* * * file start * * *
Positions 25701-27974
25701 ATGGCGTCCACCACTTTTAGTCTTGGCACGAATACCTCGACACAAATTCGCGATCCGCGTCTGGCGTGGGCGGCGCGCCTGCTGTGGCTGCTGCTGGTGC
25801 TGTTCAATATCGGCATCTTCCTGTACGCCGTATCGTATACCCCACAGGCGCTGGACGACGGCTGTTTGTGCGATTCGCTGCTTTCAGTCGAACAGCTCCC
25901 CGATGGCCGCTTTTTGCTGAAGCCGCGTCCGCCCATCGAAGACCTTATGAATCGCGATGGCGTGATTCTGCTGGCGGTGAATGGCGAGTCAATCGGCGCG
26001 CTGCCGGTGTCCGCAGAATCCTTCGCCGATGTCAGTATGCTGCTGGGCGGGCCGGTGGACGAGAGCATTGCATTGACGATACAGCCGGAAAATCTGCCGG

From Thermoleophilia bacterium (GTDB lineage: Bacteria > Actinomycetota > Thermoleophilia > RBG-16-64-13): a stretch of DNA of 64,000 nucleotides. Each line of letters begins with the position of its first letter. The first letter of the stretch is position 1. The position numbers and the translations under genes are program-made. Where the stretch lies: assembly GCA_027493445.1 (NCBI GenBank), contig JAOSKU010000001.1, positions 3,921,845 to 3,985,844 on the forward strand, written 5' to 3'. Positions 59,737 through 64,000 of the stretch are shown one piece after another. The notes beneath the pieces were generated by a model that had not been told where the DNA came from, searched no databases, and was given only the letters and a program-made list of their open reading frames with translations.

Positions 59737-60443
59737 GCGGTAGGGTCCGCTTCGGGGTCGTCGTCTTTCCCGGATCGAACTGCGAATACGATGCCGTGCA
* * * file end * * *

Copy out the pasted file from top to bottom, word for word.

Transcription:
Positions 25701-27974
25701 ATGGCGTCCACCACTTTTAGTCTTGGCACGAATACCTCGACACAAATTCGCGATCCGCGTCTGGCGTGGGCGGCGCGCCTGCTGTGGCTGCTGCTGGTGC
25801 TGTTCAATATCGGCATCTTCCTGTACGCCGTATCGTATACCCCACAGGCGCTGGACGACGGCTGTTTGTGCGATTCGCTGCTTTCAGTCGAACAGCTCCC
25901 CGATGGCCGCTTTTTGCTGAAGCCGCGTCCGCCCATCGAAGACCTTATGAATCGCGATGGCGTGATTCTGCTGGCGGTGAATGGCGAGTCAATCGGCGCG
26001 CTGCCGGTGTCCGCAGAATCCTTCGCCGATGTCAGTATGCTGCTGGGCGGGCCGGTGGACGAGAGCATTGCATTGACGATACAGCCGGAAAATCTGCCGG

From Thermoleophilia bacterium (GTDB lineage: Bacteria > Actinomycetota > Thermoleophilia > RBG-16-64-13): a stretch of DNA of 64,000 nucleotides. Each line of letters begins with the position of its first letter. The first letter of the stretch is position 1. The position numbers and the translations under genes are program-made. Where the stretch lies: assembly GCA_027493445.1 (NCBI GenBank), contig JAOSKU010000001.1, positions 3,921,845 to 3,985,844 on the forward strand, written 5' to 3'. Positions 59,737 through 64,000 of the stretch are shown one piece after another. The notes beneath the pieces were generated by a model that had not been told where the DNA came from, searched no databases, and was given only the letters and a program-made list of their open reading frames with translations.

Positions 59737-60443
59737 GCGGTAGGGTCCGCTTCGGGGTCGTCGTCTTTCCCGGATCGAACTGCGAATACGATGCCGTGCA